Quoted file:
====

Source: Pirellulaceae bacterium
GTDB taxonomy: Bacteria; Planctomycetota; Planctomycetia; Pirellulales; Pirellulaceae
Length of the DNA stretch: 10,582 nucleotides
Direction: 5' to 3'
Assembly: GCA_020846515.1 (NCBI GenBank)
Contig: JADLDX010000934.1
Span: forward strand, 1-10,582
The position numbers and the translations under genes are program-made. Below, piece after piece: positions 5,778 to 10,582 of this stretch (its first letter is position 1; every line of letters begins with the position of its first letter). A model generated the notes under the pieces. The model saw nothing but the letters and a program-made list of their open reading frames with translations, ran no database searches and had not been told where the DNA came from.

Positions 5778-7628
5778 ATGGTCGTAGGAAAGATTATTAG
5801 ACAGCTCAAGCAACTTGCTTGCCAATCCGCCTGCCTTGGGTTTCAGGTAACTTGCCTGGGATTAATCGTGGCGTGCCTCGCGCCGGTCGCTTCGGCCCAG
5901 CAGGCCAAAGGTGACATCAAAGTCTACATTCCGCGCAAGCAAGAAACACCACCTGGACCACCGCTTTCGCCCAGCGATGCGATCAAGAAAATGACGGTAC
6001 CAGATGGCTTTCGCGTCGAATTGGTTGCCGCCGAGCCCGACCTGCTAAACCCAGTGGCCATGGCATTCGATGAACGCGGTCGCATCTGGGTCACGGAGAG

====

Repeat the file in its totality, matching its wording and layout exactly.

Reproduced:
Source: Pirellulaceae bacterium
GTDB taxonomy: Bacteria; Planctomycetota; Planctomycetia; Pirellulales; Pirellulaceae
Length of the DNA stretch: 10,582 nucleotides
Direction: 5' to 3'
Assembly: GCA_020846515.1 (NCBI GenBank)
Contig: JADLDX010000934.1
Span: forward strand, 1-10,582
The position numbers and the translations under genes are program-made. Below, piece after piece: positions 5,778 to 10,582 of this stretch (its first letter is position 1; every line of letters begins with the position of its first letter). A model generated the notes under the pieces. The model saw nothing but the letters and a program-made list of their open reading frames with translations, ran no database searches and had not been told where the DNA came from.

Positions 5778-7628
5778 ATGGTCGTAGGAAAGATTATTAG
5801 ACAGCTCAAGCAACTTGCTTGCCAATCCGCCTGCCTTGGGTTTCAGGTAACTTGCCTGGGATTAATCGTGGCGTGCCTCGCGCCGGTCGCTTCGGCCCAG
5901 CAGGCCAAAGGTGACATCAAAGTCTACATTCCGCGCAAGCAAGAAACACCACCTGGACCACCGCTTTCGCCCAGCGATGCGATCAAGAAAATGACGGTAC
6001 CAGATGGCTTTCGCGTCGAATTGGTTGCCGCCGAGCCCGACCTGCTAAACCCAGTGGCCATGGCATTCGATGAACGCGGTCGCATCTGGGTCACGGAGAG